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Amphetamines

By

Gerald F. O’Malley

, DO, Grand Strand Regional Medical Center;


Rika O’Malley

, MD, Grand Strand Medical Center

Last full review/revision Jun 2020| Content last modified Jun 2020
Click here for the Professional Version

Amphetamines are stimulant drugs that are used to treat certain medical conditions, but are also subject to abuse.

Amphetamines include the drug amphetamine and its many variants such as methamphetamine (speed or crystal meth) and methylenedioxymethamphetamine (MDMA, Ecstasy, or Adam). Methamphetamine is the most commonly used amphetamine in the United States. Use of MDMA Methylenedioxymethamphetamine (MDMA) MDMA (3,4-methylenedioxymethamphetamine) is a drug similar to an amphetamine but has both stimulant and hallucinogenic effects. (See also Amphetamines and Overview of Substance-Related Disorders... read more is growing in popularity. Amphetamines are usually taken by mouth but can be snorted, smoked, or injected.

Some amphetamine users are depressed and seek the mood-elevating effects of these stimulants to temporarily relieve the depression Depression A short discussion of prolonged grief disorder. Depression is a feeling of sadness and/or a decreased interest or pleasure in activities that becomes a disorder when it is intense enough to... read more . Others use them during high-energy activities. Amphetamines cause more dopamine to be released in the brain. (Dopamine is a neurotransmitter, a substance that helps nerve cells communicate.) This effect is the likely cause of mood elevation. MDMA Methylenedioxymethamphetamine (MDMA) MDMA (3,4-methylenedioxymethamphetamine) is a drug similar to an amphetamine but has both stimulant and hallucinogenic effects. (See also Amphetamines and Overview of Substance-Related Disorders... read more differs from other amphetamines in that it also interferes with the reuptake of serotonin (another neurotransmitter) in the brain. Amphetamine users frequently develop dependence, often referred to as a substance use disorder Substance Use Disorders Substance use disorders generally involve behavior patterns in which people continue to use a substance despite having problems caused by its use. The substances involved tend to be members... read more .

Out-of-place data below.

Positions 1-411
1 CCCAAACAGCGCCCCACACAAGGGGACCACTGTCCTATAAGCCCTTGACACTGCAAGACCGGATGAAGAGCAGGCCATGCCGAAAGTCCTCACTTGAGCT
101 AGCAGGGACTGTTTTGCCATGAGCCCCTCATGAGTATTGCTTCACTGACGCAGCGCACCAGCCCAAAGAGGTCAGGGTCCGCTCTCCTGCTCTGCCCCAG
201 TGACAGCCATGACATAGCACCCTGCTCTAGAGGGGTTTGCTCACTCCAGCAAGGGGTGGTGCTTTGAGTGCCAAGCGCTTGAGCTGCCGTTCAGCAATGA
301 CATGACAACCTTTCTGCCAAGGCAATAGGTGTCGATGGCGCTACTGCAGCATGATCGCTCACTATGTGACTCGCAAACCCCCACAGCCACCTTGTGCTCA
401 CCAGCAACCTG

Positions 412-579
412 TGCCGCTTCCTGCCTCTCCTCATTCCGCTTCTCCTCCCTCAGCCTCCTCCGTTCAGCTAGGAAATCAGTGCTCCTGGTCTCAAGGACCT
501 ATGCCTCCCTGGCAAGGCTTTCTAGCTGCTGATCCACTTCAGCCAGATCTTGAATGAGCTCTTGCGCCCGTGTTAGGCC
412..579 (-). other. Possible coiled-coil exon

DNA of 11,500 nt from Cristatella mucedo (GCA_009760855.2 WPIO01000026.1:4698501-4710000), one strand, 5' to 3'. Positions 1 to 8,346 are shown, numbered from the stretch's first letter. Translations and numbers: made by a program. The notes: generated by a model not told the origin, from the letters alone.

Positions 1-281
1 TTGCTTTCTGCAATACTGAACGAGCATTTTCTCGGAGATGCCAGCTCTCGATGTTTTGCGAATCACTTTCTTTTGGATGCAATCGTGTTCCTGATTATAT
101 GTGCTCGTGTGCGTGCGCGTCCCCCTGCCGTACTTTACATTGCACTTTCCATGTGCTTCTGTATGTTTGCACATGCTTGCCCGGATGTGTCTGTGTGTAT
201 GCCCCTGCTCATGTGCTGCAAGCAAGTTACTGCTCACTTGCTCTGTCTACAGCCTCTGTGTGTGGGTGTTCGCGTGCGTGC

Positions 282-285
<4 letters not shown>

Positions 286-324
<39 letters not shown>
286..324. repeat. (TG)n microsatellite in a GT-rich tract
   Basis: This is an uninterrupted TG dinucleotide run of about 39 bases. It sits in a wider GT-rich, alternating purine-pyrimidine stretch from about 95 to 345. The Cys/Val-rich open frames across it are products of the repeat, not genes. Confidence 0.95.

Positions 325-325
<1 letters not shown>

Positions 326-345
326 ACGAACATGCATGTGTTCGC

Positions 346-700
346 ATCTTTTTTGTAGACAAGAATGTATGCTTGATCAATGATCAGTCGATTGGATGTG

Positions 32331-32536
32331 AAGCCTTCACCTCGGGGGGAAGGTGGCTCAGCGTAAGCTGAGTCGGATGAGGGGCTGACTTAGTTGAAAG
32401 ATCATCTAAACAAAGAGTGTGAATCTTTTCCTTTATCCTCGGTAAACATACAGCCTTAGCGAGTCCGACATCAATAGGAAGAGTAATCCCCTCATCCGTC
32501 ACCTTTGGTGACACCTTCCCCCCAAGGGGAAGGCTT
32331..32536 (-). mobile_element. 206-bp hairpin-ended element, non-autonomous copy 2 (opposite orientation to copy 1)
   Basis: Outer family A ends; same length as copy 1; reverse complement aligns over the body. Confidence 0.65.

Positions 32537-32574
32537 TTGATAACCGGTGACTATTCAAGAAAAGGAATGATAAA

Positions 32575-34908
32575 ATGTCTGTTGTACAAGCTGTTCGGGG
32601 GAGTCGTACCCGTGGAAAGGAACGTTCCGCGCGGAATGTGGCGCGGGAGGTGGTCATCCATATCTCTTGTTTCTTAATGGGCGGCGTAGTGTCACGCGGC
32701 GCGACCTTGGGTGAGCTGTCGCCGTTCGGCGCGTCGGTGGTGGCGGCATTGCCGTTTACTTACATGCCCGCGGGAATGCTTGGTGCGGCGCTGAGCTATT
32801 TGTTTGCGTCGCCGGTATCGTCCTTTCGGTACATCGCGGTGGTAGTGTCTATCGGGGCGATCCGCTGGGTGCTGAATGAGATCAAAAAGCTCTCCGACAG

Did You Know...

  • High doses of amphetamines may raise body temperature to dangerous levels.

Symptoms

Amphetamines use causes both immediate and long-term symptoms.

Immediate effects

The following are some immediate effects of amphetamine use:

  • Increased alertness

  • Reduced fatigue

  • Heightened concentration

  • Decreased appetite

  • Enhanced physical performance

Amphetamines may produce a feeling of well-being, euphoria, and loss of inhibitions. Also, people sweat profusely, and their pupils are dilated.

Binge usage (perhaps over several days) eventually causes extreme exhaustion and a need for sleep.

Overdose

Long-term effects

People who habitually use amphetamines rapidly develop tolerance Substance-induced disorders are a type of substance-related disorder that involves problems caused by the direct effects of a substance. Substance-induced disorders include Intoxication Withdrawal... read more as part of dependence. They need to use more and more to get the same effect. The amount ultimately used may be more than several times the original dose. Most people using very high doses over several days or weeks become confused and psychotic because amphetamines can cause severe anxiety, paranoia, and a distorted sense of reality.